I’m not going to tell you the story. Not all of you will want to read the book, but you can read the first few pages online. Have a look, and see whether you have anything to learn from this master of understated prose.

V E Day – two men, two very different stories.

196100700Lt Wm Marjot 1944

George Bearman in 1961, with my mother (she is wearing a wedding dress made by my grandmother from found materials).

Lt William Marjot, 1944.

This 70th anniversary of V.E. Day I’m remembering members of my family who lived through the Second World War. These are not attested facts – they are my recollection of stories I heard growing up, and I apologise in advance to other members of my family who may know different stories, or different versions. Each family has its own war stories, and these reflect only some aspects of the reality of world war.

William Marjot was my paternal grandfather. He actually served in both world wars, having joined the Royal Navy as a midshipman when WW1 broke out. He was on board a ship that was stationed off the Dardanelles during the Gallipoli action, and remembered the lower ranks in an uproar when the RN were not allowed to engage the Turkish guns as the Turks’ range was believed to be greater. He never forgave the British powers for the numbers of Anzacs lost while the ships stood by.

At the outbreak of WW2 he was based at Devonport Naval Base in NZ where my Dad was born. His highest formal rank was Chief Petty Officer, but he was given a field commission to Lieutenant during the Baltic convoys. He was happy to accept the Looie’s pension when he retired, but was very proud of the fact he’d risen through the ranks.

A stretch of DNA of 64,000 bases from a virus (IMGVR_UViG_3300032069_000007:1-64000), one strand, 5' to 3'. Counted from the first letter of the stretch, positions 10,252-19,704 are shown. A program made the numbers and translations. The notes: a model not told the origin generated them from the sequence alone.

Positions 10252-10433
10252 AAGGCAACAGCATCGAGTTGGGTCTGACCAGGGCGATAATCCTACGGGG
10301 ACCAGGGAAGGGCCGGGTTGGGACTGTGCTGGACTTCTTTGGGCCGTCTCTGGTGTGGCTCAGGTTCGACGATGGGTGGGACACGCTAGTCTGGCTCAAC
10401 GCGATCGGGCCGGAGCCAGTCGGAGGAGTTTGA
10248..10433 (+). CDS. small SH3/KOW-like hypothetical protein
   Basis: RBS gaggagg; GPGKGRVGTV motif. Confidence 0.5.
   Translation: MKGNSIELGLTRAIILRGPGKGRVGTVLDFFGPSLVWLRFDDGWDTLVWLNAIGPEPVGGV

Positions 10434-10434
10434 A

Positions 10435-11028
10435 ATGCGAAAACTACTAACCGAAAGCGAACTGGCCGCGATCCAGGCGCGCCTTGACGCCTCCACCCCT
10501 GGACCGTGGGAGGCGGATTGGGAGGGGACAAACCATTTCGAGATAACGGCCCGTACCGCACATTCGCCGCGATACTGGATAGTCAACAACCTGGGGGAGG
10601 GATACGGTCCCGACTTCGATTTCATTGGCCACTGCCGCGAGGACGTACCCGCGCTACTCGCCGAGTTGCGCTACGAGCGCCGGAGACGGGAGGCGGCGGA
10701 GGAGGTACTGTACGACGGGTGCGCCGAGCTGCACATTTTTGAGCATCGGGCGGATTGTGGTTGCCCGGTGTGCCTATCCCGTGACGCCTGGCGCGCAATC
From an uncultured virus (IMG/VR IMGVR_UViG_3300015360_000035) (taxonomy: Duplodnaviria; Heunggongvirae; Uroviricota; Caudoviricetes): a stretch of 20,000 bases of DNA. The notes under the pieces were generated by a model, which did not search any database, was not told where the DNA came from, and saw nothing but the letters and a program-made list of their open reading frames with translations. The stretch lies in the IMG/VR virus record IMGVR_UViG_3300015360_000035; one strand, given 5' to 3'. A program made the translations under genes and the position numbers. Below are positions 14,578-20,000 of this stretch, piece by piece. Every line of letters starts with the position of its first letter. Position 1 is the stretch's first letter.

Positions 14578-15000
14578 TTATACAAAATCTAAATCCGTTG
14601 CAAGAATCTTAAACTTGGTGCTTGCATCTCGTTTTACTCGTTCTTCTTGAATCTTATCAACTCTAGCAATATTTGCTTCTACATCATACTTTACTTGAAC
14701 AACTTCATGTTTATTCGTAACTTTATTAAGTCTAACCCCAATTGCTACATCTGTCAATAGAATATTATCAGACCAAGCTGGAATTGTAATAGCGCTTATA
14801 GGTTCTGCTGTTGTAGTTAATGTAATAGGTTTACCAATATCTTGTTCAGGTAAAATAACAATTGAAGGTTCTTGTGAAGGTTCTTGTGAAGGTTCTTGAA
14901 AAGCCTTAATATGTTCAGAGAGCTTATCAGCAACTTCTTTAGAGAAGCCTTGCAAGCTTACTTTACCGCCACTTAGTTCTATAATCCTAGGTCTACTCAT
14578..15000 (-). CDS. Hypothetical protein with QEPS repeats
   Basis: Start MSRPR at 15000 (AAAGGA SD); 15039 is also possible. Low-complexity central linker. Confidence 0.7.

He was a fearsome Chief Petty Officer and the ratings all went in awe of him – although he was only around 5’6’’ tall he apparently had a ‘presence’. I remember him as being a gentle, quietly spoken man, so it just goes to show that appearances can be deceiving! When I was a child he always refused to tell me his war stories. He believed that children, particularly girls, should be sheltered from knowing about such things. I often wonder what he saw during those times, what he experienced, but now I’ll never know. I still miss you, Grandpa Marjot.

The wartime experience of my Mum’s Dad, George Bearman, was quite different. He was deemed ‘unfit to serve’, probably due to poor physical condition – as was frequently the case with men who had grown up in the East End and had experienced poverty and malnutrition. George spent the war fighting fires and performing search and rescue operations during the blitz in London. Proof that military service was not the only way in which a man may serve his country.

By the time that I remember him, more than twenty years after the end of the war in Europe, he was a sick man, suffering from Parkinson’s Disease, and my grandmother had been the main breadwinner for many years. The wartime experiences of the women in my family were in many ways even more harrowing than those of the men, but I’m not ready to tell those stories yet. Just to remember two men who were beloved figures in my life, both of whom served their fellow men in conditions of great hardship and thoroughly deserve to be called war heroes.